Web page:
Any reasonable future health care program must include a well-defined path for the ethical, appropriate, and effective use of genetic diagnosis and treatment. Genetic medicine holds incredible promise, just as it contains huge traps, and worse. During my last semester of college, the guy next door was the biggest drug dealer on campus. As far as I could tell, he never slept. He also once claimed to “taste” everything he sold. His only goal? To get into medical school, then concentrate on making genetic monsters. I gladly lost track of him after he graduated, having been admitted to a California med school. Nuts? Yup. Dangerous? Sure thing. Brilliant? He was, bar none, the smartest people I ever met. Which makes him and his ilk even more dangerous.
The danger exists. But so does the promise. That makes Congress’s failure to even consider genetic engineering, cloning body parts for transplant, and finding cures for deadly conditions even more ridiculous.
Wait. It gets worse.
If we are stupid enough to continue with private, for profit, health insurance for our conceivable future, we must ban any exclusions, rejections of coverage, and denial of claims based on a person’s genetic potential for illness. The idea that an insurer can demand a blood test, and 10 minutes later write a specific insurance policy that excludes every genetic malfunction that your body will eventually have is more than scary. It is ineffably stupid.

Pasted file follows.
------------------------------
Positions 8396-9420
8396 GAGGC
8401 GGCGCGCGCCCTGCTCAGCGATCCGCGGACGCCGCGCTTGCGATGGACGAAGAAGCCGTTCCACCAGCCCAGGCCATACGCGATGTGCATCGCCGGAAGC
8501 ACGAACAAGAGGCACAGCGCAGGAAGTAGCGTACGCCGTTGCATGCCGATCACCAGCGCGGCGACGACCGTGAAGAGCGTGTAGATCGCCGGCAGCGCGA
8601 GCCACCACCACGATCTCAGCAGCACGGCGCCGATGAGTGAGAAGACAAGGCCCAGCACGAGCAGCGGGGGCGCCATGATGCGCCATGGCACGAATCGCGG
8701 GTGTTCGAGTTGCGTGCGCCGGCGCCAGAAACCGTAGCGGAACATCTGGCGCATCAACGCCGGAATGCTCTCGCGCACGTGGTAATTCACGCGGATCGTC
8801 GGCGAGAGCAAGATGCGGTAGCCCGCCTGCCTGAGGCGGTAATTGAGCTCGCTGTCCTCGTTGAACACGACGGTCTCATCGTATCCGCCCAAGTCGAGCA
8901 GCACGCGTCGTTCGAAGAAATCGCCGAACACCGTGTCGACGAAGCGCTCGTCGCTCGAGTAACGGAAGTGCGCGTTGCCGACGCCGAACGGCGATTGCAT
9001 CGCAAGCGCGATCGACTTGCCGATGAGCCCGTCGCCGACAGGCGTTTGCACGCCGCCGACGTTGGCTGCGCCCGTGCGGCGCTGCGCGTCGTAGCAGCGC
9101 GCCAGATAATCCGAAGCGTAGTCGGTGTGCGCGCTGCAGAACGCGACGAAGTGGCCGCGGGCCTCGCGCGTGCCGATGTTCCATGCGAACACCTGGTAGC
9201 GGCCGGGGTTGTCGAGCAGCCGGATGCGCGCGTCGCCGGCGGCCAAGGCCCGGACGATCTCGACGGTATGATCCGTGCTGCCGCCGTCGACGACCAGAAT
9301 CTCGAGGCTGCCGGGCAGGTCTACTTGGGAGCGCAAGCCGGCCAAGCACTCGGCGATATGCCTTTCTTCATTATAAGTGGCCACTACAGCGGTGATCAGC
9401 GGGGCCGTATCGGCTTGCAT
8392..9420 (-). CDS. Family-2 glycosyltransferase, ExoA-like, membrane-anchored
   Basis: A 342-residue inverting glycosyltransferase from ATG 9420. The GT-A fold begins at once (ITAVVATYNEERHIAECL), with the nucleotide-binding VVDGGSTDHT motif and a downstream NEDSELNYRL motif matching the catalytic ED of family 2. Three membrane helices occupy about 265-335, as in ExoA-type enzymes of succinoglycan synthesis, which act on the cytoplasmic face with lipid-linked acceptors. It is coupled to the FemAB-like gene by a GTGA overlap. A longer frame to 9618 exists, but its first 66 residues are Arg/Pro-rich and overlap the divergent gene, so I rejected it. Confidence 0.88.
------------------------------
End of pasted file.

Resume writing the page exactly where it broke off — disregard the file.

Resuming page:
To date, after reviewing every page of legislation that I could find, not one pol has even raised a question about genetics, stem cells, or the related sciences, much less propose legislation that takes into account our most promising biological and medical science.
Are they that dumb? (sorry. bad question) Or has the insurance industry thrown up so much dust, that legislating our near future scientific findings is just too difficult for our mentally and ethically deficient senatwhores and congresscritters?
Frankly, if corporations and insurers effectively control our lives for the foreseeable future, it will lead to the death of our great American experiment.
Corporations and “for profit” insurers once served a good purpose. Today, their power and concentration of wealth is no longer an advantage, but a threat. Does anyone think that today’s health insurer will ignore genetics, and voluntarily refuse to exclude “pre-existing conditions” from your policy? When such an exclusion will guarantee an increase of their own profits?
Hell, every day we learn that C-sections, domestic violence, and other common situations are now being defined as “pre-existing,” and therefore not covered under health insurance policies. In view of today’s reality, Washington’s silence on genetics is deafening. And depressing.
Worst of all, few congresscritters have shown any interest in being educated. They are too busy getting all those K Street contributions.